Tough, resolute, fearless. Alexander was a born warrior and a ruler of passionate ambition who understood the intense adventure of conquest and of the unknown. When he died in 323 B.C.E. at age thirty-two, his vast empire comprised more than two million square miles, spanning from Greece to India. His achievements were unparalleled—he had excelled as leader to his men, founded eighteen new cities, and stamped the face of Greek culture on the ancient East. the myth he created is as potent today as it was in the ancient world.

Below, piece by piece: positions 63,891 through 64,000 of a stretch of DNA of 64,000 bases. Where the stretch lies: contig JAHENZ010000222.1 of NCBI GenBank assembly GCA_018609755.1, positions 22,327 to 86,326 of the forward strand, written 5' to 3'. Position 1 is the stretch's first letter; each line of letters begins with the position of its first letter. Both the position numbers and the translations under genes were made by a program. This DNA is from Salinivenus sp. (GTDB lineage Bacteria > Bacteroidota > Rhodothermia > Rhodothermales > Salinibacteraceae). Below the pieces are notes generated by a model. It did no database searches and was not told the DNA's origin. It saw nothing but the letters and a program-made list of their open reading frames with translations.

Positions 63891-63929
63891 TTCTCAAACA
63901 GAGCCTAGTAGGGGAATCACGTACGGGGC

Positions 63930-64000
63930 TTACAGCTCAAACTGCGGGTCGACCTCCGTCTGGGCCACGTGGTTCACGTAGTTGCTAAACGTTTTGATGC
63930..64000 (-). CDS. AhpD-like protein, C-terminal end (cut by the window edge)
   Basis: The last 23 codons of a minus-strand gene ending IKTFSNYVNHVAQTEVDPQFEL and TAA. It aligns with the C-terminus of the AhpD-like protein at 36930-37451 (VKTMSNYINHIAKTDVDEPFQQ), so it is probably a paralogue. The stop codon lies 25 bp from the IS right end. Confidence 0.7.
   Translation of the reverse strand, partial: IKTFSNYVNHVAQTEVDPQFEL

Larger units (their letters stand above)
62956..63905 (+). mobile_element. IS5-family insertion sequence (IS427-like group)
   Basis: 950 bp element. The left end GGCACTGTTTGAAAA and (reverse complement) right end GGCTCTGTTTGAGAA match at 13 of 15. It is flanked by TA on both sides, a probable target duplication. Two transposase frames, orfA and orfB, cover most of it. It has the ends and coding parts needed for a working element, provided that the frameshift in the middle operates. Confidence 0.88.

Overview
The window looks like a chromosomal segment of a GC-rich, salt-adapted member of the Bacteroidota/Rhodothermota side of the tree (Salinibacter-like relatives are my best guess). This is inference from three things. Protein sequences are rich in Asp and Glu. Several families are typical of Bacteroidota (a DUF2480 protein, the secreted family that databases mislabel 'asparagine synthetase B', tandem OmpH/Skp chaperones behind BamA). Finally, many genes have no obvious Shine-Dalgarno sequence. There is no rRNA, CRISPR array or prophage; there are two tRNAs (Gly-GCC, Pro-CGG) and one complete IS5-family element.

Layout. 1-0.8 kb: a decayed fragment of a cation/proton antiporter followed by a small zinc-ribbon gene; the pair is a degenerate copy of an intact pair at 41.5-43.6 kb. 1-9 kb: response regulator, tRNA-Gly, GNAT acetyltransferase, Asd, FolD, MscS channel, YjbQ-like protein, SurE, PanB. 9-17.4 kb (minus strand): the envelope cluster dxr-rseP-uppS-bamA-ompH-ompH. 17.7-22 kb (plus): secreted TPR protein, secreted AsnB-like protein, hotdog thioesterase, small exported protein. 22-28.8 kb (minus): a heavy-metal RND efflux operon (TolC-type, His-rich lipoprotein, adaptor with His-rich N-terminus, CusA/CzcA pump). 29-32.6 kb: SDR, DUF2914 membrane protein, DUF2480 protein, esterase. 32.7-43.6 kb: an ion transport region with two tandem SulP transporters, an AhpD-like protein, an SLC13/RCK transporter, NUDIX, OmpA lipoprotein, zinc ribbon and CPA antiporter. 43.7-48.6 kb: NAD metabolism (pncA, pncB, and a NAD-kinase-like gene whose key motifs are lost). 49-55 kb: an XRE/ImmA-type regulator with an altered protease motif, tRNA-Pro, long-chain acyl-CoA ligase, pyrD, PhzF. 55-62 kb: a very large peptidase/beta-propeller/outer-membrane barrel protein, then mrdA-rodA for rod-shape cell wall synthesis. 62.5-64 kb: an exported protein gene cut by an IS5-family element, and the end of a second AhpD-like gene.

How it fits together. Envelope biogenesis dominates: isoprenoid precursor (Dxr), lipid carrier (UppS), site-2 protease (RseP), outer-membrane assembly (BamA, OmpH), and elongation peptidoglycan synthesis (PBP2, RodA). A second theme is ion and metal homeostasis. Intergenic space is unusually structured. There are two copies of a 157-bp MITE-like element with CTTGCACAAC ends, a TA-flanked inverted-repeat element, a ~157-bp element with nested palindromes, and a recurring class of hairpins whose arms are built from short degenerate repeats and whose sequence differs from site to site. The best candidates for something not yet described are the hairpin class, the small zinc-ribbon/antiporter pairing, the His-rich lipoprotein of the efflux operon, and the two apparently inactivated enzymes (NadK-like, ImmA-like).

Robin Lane Fox’s superb account searches through the mass of conflicting evidence and legend to focus on Alexander as a man of his own time. Combining historical scholarship and acute psychological insight, it brings this colossal figure vividly to life.
“A magnificent, compelling epic…He has honored him splendidly.” —Sunday Telegraph
“Dramatic, rich in details about little things as well as great…filled with persistent probing into human psychology…. Throughout there is an air of excitement and tension.” —The New York Times Book Review
“Fox writes on the heroic scale…. [He] has covered the ground with immense thoroughness.” —The Economist